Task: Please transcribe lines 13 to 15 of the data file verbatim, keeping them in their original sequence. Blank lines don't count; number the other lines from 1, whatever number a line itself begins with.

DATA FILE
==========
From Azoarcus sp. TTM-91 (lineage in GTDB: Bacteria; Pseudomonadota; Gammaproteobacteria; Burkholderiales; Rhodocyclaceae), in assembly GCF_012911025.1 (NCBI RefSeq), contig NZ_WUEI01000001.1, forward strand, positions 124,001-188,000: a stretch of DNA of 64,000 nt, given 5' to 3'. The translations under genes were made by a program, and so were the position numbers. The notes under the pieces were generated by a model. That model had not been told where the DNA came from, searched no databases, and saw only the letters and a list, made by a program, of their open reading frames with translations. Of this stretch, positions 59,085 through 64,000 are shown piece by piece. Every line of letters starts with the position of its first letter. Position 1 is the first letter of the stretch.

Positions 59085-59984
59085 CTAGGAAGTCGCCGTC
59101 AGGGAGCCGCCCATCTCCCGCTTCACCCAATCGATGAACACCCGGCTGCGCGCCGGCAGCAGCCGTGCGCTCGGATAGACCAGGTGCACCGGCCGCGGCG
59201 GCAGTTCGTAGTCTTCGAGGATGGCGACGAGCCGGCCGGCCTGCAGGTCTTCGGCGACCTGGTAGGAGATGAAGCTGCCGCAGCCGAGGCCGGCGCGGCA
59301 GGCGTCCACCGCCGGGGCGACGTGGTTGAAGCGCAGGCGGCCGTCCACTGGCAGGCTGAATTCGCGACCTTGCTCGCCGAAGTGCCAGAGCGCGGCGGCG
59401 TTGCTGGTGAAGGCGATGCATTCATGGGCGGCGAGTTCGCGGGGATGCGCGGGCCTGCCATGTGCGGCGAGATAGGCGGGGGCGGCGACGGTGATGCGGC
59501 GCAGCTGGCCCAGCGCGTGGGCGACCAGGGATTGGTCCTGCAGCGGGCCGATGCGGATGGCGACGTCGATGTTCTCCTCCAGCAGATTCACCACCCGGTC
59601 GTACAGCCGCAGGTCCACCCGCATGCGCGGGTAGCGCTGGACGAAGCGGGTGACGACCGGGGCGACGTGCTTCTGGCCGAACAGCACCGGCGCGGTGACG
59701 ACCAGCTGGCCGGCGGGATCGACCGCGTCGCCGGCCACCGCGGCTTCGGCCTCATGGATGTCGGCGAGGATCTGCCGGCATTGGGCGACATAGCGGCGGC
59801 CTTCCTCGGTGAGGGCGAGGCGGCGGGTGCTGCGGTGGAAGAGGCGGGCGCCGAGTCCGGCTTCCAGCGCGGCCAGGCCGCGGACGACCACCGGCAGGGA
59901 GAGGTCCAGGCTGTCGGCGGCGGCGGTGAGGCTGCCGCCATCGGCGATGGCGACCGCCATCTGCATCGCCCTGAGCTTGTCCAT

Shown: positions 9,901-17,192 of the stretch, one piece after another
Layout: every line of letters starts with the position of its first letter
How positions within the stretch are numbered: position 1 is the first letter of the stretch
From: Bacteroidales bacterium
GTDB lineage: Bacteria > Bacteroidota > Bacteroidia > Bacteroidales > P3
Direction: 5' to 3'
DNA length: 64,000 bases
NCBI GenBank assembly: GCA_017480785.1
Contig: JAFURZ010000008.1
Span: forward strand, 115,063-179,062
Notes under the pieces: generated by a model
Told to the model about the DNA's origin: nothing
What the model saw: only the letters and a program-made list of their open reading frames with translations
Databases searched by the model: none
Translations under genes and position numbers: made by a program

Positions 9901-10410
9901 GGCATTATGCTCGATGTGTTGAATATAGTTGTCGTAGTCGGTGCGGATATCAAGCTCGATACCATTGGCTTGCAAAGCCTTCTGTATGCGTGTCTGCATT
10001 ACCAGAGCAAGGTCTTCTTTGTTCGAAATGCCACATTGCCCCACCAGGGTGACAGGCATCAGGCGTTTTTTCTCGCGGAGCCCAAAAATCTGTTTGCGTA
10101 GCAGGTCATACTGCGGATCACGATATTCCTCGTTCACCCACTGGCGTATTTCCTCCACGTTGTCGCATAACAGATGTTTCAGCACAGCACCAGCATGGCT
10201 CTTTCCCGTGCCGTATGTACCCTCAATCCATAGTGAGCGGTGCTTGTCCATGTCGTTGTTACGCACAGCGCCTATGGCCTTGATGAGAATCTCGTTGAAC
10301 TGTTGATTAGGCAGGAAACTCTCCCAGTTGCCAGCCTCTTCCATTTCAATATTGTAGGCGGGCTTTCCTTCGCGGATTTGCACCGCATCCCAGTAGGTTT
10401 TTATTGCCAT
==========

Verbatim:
Shown: positions 9,901-17,192 of the stretch, one piece after another
Layout: every line of letters starts with the position of its first letter
How positions within the stretch are numbered: position 1 is the first letter of the stretch